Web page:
Adlink Tops $100M Benchmark, Again

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Even though Adlink was among those media entities that saw the ad-sales locomotive slow down in the latter part of 2000, it still closed the books with its second consecutive $100 million-plus year.

Adlink is still the only interconnect that's surpassed that benchmark, winding up with $138 million, up 33 percent, said CEO Charlie Thurston. The interconnect's sales growth over the past four years was a dot-com-like 245 percent, he said.

Adlink's gross revenue per subscriber now approaches $50 a month, versus $37 in 1999, Thurston said.

"A parade of new programming" was a key driver of the sales surge, he said. Since early 1999, Adlink has added 24 insertable networks to its roster, for a total of 40 at the end of last year. It reaches 2.8 million cable subscribers in the Los Angeles DMA.

Effective this week, Adlink adds four more networks-ESPN Classic, Game Show Network, Outdoor Life Network and Speedvision. Now that it's essentially "run out of [analog]

networks with decent channel coverage in L.A.," Thurston said, it will shift its focus to digital.

For the past six months, Adlink and AT&T Broadband's Los Angeles system have worked with vendors nCUBE, Terayon Communication Systems Inc. and Motorola Inc. to test digital program insertion, or digital-into-digital streaming of commercials into digital networks.

DPI is being tested at a dozen AT&T headends and is expected to be rolled out elsewhere in the DMA "as digital penetration grows," Thurston said.

Sixty-five percent of Adlink's business is national and 35 percent is local, said executive vice president of sales and marketing Hank Oster. "A significant amount" of national business is generated via spot-cable rep firm National Cable Communications.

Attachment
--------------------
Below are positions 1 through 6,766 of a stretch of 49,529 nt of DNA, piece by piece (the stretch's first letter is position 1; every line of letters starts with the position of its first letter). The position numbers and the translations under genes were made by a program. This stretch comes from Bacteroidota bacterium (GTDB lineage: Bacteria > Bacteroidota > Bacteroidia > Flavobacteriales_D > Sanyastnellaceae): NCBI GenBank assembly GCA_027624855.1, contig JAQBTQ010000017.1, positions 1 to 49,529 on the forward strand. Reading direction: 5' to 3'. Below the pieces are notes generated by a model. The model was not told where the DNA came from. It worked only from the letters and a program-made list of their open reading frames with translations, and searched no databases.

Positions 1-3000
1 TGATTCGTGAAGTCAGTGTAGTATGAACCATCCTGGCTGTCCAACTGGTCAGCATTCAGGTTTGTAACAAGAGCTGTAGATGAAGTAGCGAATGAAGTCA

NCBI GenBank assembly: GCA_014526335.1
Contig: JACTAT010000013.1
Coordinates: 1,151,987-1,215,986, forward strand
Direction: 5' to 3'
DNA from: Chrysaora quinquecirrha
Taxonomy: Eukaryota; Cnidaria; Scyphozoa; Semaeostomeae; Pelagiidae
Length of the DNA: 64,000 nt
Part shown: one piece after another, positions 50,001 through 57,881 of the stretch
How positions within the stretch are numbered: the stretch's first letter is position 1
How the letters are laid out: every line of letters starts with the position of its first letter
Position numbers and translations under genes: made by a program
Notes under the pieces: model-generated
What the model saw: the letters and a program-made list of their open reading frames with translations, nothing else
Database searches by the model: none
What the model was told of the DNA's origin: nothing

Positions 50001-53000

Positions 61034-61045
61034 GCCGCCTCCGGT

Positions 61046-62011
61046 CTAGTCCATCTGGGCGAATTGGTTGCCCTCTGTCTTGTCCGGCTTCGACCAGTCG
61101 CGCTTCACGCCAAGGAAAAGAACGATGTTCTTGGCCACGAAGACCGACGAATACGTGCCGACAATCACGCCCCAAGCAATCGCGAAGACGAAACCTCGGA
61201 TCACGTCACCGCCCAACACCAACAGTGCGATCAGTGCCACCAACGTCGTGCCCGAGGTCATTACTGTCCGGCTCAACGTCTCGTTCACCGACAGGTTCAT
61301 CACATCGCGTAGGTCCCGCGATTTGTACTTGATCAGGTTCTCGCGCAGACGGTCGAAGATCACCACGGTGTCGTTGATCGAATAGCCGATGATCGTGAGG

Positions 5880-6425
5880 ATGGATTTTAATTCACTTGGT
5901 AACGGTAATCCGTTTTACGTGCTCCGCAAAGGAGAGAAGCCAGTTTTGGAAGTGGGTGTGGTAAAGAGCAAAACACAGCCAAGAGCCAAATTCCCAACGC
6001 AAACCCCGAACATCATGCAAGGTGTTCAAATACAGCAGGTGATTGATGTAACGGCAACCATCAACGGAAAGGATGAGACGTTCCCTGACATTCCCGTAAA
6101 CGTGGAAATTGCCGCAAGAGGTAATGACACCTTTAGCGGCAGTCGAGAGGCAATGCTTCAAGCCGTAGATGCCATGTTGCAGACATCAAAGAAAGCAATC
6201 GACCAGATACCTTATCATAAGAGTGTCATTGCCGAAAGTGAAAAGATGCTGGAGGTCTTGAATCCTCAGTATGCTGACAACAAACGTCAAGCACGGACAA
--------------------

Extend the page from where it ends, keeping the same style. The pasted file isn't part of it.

Unlike other MSOs and interconnects, Adlink didn't consider the 2000 Sydney Summer Olympics to be a downer, Oster said.

"The Summer Olympics was not a disappointment," he said. "We sold it very aggressively, and it was a real moneymaker."

The games generated $3.2 million for Adlink, including $1.2 million within the CNBC and MSNBC avails. The rest came from other networks offered via package buys.

The Winter Olympics in February 2002 won't match that volume, Oster predicted.

"The Winter Games never have the cachet of the Summer [Games]," he said.

Movie-studio business-one of several categories targeted through Adlink's 2000 initiatives-was a breakthrough sector last year, Oster said. Other targeted sectors were beverages, technology and the Hispanic market. There also will be ongoing initiatives focused on the automotive and political categories.

The interconnect needs to improve its sales to foreign automakers, said Oster. It must also keep pressing the political community-especially those running Democratic and Republican candidates' campaigns-to buy more cable time than they did in 2000.

Though Adlink generated $9.3 million from political spots last year, Oster said much of that was from issues advertising.

The Hispanic audience is also an important target, Oster noted, as its share of the Los Angeles population is 38 percent at present and is projected to hit 50 percent by 2005. General Motors Corp.'s Chevrolet division bought time on the interconnect to target that segment, he said.

Last year, Adlink booked $9.8 million in promotions that helped break some new clients-such as Lowe's Home Centers Inc., which backed Comedy Central's "The Laugh Riots" contest last fall.

The promotions also help lock in business. AM/PM Stores is in its fourth year of sponsoring ESPN's X Games promotions, she said.

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